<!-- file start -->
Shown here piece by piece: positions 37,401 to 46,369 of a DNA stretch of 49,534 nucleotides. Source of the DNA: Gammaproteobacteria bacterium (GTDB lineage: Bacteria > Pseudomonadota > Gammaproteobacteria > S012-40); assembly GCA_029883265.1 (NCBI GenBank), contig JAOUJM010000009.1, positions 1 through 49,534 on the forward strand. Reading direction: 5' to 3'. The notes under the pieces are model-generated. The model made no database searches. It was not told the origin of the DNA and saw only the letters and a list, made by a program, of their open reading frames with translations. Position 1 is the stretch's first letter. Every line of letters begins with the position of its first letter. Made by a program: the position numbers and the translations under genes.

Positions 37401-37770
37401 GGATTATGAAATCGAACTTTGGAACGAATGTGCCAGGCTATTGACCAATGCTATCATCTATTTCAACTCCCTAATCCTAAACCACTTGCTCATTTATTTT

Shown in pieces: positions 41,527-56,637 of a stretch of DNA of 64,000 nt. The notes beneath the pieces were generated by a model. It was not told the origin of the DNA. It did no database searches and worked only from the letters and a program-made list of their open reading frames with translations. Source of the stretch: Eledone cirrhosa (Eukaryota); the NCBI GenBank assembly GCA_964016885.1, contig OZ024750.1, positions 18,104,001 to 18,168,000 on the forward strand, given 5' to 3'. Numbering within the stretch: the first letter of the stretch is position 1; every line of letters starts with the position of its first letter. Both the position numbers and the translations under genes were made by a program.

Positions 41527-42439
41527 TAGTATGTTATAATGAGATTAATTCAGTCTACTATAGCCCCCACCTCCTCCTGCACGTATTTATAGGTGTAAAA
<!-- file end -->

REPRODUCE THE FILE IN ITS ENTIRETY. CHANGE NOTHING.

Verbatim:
Shown here piece by piece: positions 37,401 to 46,369 of a DNA stretch of 49,534 nucleotides. Source of the DNA: Gammaproteobacteria bacterium (GTDB lineage: Bacteria > Pseudomonadota > Gammaproteobacteria > S012-40); assembly GCA_029883265.1 (NCBI GenBank), contig JAOUJM010000009.1, positions 1 through 49,534 on the forward strand. Reading direction: 5' to 3'. The notes under the pieces are model-generated. The model made no database searches. It was not told the origin of the DNA and saw only the letters and a list, made by a program, of their open reading frames with translations. Position 1 is the stretch's first letter. Every line of letters begins with the position of its first letter. Made by a program: the position numbers and the translations under genes.

Positions 37401-37770
37401 GGATTATGAAATCGAACTTTGGAACGAATGTGCCAGGCTATTGACCAATGCTATCATCTATTTCAACTCCCTAATCCTAAACCACTTGCTCATTTATTTT

Shown in pieces: positions 41,527-56,637 of a stretch of DNA of 64,000 nt. The notes beneath the pieces were generated by a model. It was not told the origin of the DNA. It did no database searches and worked only from the letters and a program-made list of their open reading frames with translations. Source of the stretch: Eledone cirrhosa (Eukaryota); the NCBI GenBank assembly GCA_964016885.1, contig OZ024750.1, positions 18,104,001 to 18,168,000 on the forward strand, given 5' to 3'. Numbering within the stretch: the first letter of the stretch is position 1; every line of letters starts with the position of its first letter. Both the position numbers and the translations under genes were made by a program.

Positions 41527-42439
41527 TAGTATGTTATAATGAGATTAATTCAGTCTACTATAGCCCCCACCTCCTCCTGCACGTATTTATAGGTGTAAAA